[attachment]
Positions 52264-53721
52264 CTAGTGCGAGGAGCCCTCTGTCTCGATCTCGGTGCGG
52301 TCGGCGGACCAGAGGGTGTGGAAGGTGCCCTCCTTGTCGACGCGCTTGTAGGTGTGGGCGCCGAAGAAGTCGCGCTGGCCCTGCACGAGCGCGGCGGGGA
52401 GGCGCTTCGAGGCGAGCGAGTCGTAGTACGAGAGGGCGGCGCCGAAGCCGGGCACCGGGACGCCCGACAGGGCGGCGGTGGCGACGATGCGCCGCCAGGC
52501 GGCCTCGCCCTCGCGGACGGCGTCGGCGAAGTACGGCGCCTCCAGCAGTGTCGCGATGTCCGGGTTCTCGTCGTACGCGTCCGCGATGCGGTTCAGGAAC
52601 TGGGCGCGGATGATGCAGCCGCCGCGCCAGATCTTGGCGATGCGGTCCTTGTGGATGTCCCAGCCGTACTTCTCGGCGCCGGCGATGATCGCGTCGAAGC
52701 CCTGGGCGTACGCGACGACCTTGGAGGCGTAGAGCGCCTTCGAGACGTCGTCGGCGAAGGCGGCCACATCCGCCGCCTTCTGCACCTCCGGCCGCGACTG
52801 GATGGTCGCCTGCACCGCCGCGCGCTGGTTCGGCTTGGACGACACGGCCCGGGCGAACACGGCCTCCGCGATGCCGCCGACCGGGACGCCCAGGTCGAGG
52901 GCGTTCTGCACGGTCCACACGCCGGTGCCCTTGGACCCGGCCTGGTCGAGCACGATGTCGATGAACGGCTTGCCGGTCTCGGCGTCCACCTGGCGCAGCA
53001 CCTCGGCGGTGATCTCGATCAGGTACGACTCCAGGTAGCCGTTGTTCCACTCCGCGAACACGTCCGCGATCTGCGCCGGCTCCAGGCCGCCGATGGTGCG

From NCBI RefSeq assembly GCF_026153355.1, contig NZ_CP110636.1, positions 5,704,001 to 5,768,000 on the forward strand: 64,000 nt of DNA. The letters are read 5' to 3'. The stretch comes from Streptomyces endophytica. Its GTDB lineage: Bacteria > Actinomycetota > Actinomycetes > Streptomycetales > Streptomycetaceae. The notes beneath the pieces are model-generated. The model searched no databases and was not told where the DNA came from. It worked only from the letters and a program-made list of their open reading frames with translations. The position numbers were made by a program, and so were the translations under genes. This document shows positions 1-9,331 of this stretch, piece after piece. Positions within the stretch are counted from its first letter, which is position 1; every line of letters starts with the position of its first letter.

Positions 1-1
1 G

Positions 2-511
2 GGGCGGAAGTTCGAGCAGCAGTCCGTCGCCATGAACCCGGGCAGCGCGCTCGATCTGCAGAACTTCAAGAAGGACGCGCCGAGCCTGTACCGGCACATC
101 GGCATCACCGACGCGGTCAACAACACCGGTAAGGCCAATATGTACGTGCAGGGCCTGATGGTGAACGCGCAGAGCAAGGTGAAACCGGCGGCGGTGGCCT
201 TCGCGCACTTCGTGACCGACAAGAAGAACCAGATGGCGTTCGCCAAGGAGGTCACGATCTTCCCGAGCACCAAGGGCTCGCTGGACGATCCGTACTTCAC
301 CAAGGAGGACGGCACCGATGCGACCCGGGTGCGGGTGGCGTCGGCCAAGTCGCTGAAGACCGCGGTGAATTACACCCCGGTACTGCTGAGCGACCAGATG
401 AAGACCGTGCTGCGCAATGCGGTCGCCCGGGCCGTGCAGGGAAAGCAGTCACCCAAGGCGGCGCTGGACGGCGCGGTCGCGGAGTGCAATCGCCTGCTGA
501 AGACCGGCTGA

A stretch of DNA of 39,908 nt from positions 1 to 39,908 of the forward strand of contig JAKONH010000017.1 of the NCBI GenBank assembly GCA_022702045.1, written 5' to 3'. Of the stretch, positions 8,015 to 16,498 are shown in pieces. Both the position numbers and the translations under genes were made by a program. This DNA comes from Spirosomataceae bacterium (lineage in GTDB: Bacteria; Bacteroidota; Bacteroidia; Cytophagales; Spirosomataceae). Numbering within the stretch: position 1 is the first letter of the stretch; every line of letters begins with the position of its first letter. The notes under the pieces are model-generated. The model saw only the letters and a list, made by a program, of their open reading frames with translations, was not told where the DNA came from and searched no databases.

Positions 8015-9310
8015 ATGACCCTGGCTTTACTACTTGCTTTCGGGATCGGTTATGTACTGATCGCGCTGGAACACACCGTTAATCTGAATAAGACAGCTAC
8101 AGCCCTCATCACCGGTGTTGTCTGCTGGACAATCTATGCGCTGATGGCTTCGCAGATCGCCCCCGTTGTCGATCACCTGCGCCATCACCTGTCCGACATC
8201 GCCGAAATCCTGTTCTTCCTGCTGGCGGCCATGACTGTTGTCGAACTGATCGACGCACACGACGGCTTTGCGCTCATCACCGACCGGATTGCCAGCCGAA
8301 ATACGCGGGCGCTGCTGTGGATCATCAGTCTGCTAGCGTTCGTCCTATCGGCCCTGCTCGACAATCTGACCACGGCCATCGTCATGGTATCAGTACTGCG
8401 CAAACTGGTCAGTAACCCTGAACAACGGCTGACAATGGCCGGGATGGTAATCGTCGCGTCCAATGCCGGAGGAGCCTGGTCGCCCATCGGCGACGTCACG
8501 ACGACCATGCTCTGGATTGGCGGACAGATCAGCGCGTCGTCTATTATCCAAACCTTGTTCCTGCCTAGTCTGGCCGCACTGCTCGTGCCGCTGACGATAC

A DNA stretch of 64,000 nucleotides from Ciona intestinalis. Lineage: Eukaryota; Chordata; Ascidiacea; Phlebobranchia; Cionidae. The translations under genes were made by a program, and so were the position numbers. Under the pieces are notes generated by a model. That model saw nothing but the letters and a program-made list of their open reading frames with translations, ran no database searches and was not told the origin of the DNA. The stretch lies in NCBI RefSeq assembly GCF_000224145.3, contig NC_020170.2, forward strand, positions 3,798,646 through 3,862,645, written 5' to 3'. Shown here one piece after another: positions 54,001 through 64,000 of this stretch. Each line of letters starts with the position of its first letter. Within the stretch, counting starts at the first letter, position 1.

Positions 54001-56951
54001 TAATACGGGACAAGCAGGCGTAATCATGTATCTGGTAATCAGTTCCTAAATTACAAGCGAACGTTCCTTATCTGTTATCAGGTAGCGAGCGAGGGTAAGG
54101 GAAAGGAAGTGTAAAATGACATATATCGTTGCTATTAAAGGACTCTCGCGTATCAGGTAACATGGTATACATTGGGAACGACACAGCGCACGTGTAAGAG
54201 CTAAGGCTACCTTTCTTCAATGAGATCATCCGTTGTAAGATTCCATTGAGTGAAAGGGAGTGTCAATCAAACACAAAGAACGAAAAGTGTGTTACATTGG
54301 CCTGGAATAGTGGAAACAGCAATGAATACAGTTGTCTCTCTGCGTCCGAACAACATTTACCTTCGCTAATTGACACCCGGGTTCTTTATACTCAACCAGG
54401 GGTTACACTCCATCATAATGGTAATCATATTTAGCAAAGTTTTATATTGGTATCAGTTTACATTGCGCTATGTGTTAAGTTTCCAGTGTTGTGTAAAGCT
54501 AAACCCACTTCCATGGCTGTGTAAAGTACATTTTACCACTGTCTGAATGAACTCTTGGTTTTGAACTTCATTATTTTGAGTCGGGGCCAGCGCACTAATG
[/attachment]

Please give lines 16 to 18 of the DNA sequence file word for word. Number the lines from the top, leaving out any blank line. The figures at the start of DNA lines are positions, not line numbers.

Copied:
101 GGCATCACCGACGCGGTCAACAACACCGGTAAGGCCAATATGTACGTGCAGGGCCTGATGGTGAACGCGCAGAGCAAGGTGAAACCGGCGGCGGTGGCCT
201 TCGCGCACTTCGTGACCGACAAGAAGAACCAGATGGCGTTCGCCAAGGAGGTCACGATCTTCCCGAGCACCAAGGGCTCGCTGGACGATCCGTACTTCAC
301 CAAGGAGGACGGCACCGATGCGACCCGGGTGCGGGTGGCGTCGGCCAAGTCGCTGAAGACCGCGGTGAATTACACCCCGGTACTGCTGAGCGACCAGATG